How does affordable housing affect schools in Poway?
School quality in affordable housing neighborhoods remains high. The children who live in Poway’s affordable housing communities attend either Valley Elementary School or Midland Elementary School. A recent study revealed that between 2005 and 2008 both of these schools experienced higher rates of improvement in their Academic Performance Index (API) scores as compared to district-wide trends. This demonstrates that affordable housing does not lower the quality of schools, and in fact the stability and longevity provided by these communities are two of the primary factors that enhance student’s success at school.
How does affordable housing affect home values in Poway?
Poway property values are not impacted by affordable housing. In fact, a recent study determined that some neighborhoods near Poway’s affordable housing communities retained their values better than the City of Poway as a whole between 2006 and 2009.
How does affordable housing affect water consumption in Poway?
Poway’s affordable housing communities were designed to incorporate numerous water saving features. As a result, they represent significantly lower than average water use and are a model for conservation.
How does affordable housing affect the appearance of Poway’s neighborhoods?
Affordable housing communities in Poway adhere to the highest design and construction standards possible. Innovative design, planning and finance have won these communities national recognition and numerous awards.
How does affordable housing affect parking in Poway?
In addition to providing sufficient on-site parking to accommodate residents and visitors, each of Poway’s affordable housing communities is located close to public transportation, reducing the need for multiple cars per unit. Our residents tend to have fewer vehicles than other Poway families and many are employed locally.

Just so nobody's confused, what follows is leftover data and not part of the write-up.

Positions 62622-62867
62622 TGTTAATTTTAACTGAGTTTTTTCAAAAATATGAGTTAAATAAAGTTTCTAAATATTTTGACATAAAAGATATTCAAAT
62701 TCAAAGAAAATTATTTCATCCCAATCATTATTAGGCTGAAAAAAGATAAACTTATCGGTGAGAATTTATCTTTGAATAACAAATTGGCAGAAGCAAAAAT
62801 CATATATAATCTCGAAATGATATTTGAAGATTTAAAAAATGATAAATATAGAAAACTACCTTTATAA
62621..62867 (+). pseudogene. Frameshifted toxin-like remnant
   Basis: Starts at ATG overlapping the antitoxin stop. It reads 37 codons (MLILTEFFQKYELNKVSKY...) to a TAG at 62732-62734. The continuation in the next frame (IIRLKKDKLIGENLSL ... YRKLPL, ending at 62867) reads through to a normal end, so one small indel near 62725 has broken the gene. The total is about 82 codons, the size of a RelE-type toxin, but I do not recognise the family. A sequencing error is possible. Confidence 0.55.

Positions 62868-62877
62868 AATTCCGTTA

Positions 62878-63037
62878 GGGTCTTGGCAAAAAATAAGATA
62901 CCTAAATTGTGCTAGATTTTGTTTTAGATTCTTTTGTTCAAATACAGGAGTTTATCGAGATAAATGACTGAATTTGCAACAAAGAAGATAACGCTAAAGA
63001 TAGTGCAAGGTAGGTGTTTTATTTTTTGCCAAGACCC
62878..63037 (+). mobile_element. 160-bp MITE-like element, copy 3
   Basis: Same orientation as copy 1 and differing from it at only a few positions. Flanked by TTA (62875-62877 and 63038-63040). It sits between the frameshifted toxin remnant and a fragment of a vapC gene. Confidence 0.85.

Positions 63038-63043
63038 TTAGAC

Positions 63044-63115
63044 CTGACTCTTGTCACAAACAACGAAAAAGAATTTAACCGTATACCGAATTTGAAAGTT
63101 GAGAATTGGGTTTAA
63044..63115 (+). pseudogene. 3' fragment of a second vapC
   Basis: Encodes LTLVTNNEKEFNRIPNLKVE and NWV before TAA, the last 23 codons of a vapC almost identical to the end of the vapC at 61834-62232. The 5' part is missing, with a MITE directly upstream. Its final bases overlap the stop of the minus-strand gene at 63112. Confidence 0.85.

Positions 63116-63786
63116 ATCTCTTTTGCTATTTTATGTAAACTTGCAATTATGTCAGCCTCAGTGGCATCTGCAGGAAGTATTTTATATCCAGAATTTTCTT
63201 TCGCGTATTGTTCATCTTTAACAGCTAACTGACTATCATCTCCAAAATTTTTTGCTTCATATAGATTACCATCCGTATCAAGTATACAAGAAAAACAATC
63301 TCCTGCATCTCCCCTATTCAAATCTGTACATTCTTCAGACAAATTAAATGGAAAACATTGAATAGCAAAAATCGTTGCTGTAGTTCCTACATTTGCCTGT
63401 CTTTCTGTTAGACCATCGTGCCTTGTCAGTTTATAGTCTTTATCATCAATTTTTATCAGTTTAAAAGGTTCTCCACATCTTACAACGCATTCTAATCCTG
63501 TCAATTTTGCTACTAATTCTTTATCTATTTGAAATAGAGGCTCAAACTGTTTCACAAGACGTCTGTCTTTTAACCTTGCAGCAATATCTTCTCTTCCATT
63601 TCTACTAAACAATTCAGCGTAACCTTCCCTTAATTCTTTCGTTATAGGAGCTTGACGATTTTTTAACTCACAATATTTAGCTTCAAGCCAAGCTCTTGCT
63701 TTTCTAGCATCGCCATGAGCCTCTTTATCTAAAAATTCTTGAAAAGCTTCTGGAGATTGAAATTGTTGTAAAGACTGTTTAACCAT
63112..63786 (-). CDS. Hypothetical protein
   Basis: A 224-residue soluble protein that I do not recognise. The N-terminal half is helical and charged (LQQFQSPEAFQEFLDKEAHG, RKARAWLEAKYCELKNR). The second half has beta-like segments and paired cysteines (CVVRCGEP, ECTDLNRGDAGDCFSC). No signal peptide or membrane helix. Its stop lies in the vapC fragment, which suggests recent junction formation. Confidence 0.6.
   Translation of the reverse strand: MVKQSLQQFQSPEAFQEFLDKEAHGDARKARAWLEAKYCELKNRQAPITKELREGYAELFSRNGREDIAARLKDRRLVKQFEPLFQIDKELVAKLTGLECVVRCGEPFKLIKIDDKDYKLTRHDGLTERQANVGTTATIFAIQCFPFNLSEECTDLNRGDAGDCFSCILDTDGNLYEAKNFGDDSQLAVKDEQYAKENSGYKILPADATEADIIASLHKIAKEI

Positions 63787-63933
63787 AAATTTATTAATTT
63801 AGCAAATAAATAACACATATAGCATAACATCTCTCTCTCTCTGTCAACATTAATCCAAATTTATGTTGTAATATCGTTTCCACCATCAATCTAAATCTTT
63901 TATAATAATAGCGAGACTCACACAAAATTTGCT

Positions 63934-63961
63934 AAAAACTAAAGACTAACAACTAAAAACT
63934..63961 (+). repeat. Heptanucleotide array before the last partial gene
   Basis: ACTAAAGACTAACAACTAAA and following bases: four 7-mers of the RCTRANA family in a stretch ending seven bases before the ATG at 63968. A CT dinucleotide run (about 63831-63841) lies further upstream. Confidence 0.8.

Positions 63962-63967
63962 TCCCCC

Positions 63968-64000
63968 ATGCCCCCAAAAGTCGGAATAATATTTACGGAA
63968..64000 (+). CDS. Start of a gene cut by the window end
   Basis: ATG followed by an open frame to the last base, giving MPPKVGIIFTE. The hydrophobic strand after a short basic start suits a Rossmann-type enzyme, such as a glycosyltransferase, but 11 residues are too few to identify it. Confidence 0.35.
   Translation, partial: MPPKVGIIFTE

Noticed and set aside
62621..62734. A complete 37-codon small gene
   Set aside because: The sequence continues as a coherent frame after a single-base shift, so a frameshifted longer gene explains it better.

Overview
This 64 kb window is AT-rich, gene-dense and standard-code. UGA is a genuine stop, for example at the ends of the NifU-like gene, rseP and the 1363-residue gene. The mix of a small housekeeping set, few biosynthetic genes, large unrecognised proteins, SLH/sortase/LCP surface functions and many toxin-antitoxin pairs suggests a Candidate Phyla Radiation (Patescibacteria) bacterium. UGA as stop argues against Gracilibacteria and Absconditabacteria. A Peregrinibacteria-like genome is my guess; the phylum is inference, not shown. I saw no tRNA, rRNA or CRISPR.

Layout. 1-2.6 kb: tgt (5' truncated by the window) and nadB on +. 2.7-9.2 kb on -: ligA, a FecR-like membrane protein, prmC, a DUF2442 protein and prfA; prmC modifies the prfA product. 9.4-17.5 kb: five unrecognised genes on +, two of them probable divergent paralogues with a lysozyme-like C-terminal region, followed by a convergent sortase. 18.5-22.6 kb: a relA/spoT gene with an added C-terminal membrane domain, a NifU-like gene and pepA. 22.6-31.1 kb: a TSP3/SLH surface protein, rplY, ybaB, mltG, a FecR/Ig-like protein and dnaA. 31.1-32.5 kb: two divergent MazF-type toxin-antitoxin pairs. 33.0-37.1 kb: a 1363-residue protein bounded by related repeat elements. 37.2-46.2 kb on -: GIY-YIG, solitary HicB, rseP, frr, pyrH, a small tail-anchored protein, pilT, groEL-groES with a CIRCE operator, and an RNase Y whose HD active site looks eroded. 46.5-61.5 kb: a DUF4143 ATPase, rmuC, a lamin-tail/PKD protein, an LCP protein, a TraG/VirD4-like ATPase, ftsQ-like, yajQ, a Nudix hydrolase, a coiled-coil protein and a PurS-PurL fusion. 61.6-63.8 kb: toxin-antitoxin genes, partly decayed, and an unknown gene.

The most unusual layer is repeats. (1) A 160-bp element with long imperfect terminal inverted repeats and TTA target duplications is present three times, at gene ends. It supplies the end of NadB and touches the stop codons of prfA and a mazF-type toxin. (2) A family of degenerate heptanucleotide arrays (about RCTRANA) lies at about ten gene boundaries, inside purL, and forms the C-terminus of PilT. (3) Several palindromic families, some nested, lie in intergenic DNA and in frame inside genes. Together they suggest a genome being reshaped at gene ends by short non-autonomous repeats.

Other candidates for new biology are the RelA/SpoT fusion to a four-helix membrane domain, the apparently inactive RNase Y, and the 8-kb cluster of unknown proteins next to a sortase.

Does Poway’s affordable housing give a preference to Poway residents?
No. The state’s fair housing laws require affordable housing be available to everyone meeting the criteria. Court cases have interpreted fair housing laws to prohibit residency restrictions in all housing opportunities.
Why are most affordable housing units in Poway apartments or condos?
The quick answer is they’re the most cost-efficient homes we can build. The longer answer involves a need to be competitive for federal tax credits (a major financing mechanism for affordable housing). This means subsidized housing must be located close to essential services, shops and transportation, and in Poway, these areas are predominantly zoned for multi-family development.
Why don’t we put more affordable housing in North Poway?
We currently have two communities in North Poway and are working to develop more in this area. However, our challenge is to locate sites that have the required zoning and that are near community services, transportation and commercial amenities, as required by the state. Much of Poway’s vacant land is subject to an ordinance requiring a vote of the people to approve changes to the zoning, which limits our affordable housing options.